2) The September 11th attacks;
3) Two Very Long Wars in Afghanistan and Iraq;
4) One Financial Panic/Great Recession;
5) The ascent of China under the shadow of U.S. hegemony.
From these experiences, I would have to conclude that this generation should be anti-interventionist to the point of isolationism.”
Since I qualify, and since I think this might help make further sense of why I’ve spent the last 48 hours complaining about the rhetoric of a WSJ op-ed and Commentary blog post, I’ll take a stab at it before moving on to talk about “culture” (whatever that is).
First, though, I have to take issue with the sequence/narrative Drezner is offering. It’s not quite so simple as (1) interrupted by (2) resulting in (3) followed by/resulting in (take your pick, I suppose) (4) and (5). (China, in fact, I don’t think is a major consideration for many people my age—at most, it is a subsidiary of economic concerns, distant thoughts about debt and what things will be like when we are our parents’ age.)
(1) “An early childhood of peace and prosperity – a.k.a., the Nineties” did not exist in quite this formulation. Yes, there was something of “peace and prosperity,” but it wasn’t outright peace, and it wasn’t outright war. One of my earliest memories if of Peter Jennings announcing, I believe, the end of the Gulf War as we were sitting at the dinner table. (I asked why we were fighting, and my father told me it was because the bad guys had gone into Kuwait to steal their money and food. I was three.) But it was a childhood not of “peace and prosperity,” but of prosperity and more or less successful humanitarian intervention. I knew the Gulf War, and the Balkans, and saw Clinton take an active role in the Israel-Palestine peace process—and, in the way it was seen by those around me, come within a half-inch of success. (I didn’t know from Somalia until Black Hawk Down was released.)
(2) “The September 11th attack” – yes, this broke, dispelled, shattered, the relative (albeit semi-militarized) calm of (1).
(3) “Two Very Long Wars in Afghanistan and Iraq”
How are we to understand this not as a misadventure in itself, but in relation to those early foreign policy lessons from (1)? I opposed the Iraq War, but was a believer in what, for better or worse, we’ll call the Clinton foreign policy. Iraq and Afghanistan undermined two important premises of both the Clinton and Bush-43 foreign policies: that “winning” can be easily measured, and that the populace of the intervened country want us there, and to win. (The latter has been shown to not necessarily be the case—certainly some, perhaps many, do want us in Iraq and Afghanistan, but a vocal and sometimes violent segment do not. How many times did we hear about this in the Balkans?)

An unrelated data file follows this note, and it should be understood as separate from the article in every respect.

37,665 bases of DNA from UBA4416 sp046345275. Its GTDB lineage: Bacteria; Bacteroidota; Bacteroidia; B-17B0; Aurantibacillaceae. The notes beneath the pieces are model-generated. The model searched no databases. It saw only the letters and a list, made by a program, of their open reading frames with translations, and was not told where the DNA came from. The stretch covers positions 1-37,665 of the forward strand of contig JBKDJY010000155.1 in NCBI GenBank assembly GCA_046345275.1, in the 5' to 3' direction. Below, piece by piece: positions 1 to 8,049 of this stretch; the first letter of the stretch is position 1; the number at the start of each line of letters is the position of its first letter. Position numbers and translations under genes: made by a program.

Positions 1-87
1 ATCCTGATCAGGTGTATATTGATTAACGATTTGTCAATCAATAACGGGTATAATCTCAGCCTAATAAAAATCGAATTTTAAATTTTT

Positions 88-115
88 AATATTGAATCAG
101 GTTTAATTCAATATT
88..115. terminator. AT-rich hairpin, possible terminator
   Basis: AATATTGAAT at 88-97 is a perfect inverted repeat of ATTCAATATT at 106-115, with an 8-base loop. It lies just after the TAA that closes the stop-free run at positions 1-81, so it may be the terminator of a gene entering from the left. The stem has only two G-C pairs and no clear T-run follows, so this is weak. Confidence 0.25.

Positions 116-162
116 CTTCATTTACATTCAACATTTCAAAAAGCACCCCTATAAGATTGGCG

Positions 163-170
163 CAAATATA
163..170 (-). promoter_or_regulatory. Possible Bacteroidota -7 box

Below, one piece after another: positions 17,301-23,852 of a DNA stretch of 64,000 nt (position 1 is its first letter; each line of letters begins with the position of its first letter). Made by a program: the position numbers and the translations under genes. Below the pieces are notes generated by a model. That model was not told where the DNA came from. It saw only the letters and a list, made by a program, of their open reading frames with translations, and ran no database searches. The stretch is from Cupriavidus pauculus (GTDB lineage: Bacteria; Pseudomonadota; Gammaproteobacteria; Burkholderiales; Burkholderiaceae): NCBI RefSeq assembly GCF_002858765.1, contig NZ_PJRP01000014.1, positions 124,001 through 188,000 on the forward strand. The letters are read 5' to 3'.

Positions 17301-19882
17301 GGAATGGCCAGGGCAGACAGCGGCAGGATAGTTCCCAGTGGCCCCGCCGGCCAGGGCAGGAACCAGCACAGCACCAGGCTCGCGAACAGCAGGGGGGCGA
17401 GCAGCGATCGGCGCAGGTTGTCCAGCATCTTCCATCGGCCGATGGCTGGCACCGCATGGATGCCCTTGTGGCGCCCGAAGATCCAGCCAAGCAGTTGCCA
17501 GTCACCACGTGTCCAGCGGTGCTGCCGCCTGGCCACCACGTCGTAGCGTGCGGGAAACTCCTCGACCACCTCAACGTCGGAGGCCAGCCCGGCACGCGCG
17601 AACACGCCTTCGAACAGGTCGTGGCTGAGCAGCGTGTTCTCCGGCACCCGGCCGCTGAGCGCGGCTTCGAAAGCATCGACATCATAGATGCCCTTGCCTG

But there was a third premise underlying the limited intervention of the 1990s: the feeling of an obligation to intervene, and to win—because, in short, we were The Good Guys. Iraq and Afghanistan can’t disprove a sense of moral obligation to do something—even if they can indicate that full-on invasion is not the answer. Let’s go back, briefly, to 2003, even with the hindsight of 2010: does an opposition to invading Iraq also require that one believe we should abandon enforcing no-fly zones, or risk incoherence? I don’t think we can say this is a clear yes.
And this, perhaps, might explain the number of commenters on Drezner’s post saying that the lesson is not to be anti-intervention, but to be in favor of “smart intervention”—which I take to be something like the Clinton policy, perhaps more cautious. It might also explain the number of my friends who have adamantly opposed wars in Iraq and Afghanistan, yet have expressed a desire to see American military intervention of some sort in response to Darfur. The key words in this scenario are generally “air support” without any commitment of American ground troops—that’s what the UN is for. I’ll admit—at one point, thinking of how we essentially deposed Milosevic using only the Air Force, this was my line of thought.
But why is it no longer my line of thought? It is not related especially to (4) The Great Recession, because even if you view this as a result of Iraq/Afghanistan/our broader foreign policy, I don’t think it necessitates that you oppose “smart intervention.” Seeing the entanglement of our economic/fiscal future with long-term, large-scale occupations, I think precisely that is what people will tend to oppose—perhaps a wider range of intervention, but judging from my non-scientific friend and peer group, I doubt it.